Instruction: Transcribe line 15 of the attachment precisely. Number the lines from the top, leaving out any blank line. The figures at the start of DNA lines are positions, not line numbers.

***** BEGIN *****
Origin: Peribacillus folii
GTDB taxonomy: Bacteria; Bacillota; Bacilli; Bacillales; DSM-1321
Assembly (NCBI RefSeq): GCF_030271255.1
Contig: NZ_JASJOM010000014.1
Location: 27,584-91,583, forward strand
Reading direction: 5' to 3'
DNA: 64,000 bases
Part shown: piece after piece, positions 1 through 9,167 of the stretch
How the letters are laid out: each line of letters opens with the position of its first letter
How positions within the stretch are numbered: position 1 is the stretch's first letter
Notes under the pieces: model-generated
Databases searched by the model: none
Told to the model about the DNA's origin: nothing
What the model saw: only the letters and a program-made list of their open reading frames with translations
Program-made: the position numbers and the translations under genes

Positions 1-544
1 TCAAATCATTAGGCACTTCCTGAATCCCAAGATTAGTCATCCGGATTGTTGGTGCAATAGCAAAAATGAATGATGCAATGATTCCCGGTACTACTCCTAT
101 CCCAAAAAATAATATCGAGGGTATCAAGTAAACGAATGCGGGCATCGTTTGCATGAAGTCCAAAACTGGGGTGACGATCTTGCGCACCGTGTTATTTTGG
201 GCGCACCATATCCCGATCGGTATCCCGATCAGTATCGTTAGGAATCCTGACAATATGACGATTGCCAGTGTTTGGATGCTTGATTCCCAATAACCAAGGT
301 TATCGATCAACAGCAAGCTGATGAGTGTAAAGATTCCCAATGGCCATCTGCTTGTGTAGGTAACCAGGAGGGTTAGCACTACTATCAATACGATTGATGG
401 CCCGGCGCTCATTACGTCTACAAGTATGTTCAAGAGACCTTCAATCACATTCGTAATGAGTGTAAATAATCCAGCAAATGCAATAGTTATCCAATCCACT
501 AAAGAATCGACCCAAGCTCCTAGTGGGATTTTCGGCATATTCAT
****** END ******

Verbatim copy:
Program-made: the position numbers and the translations under genes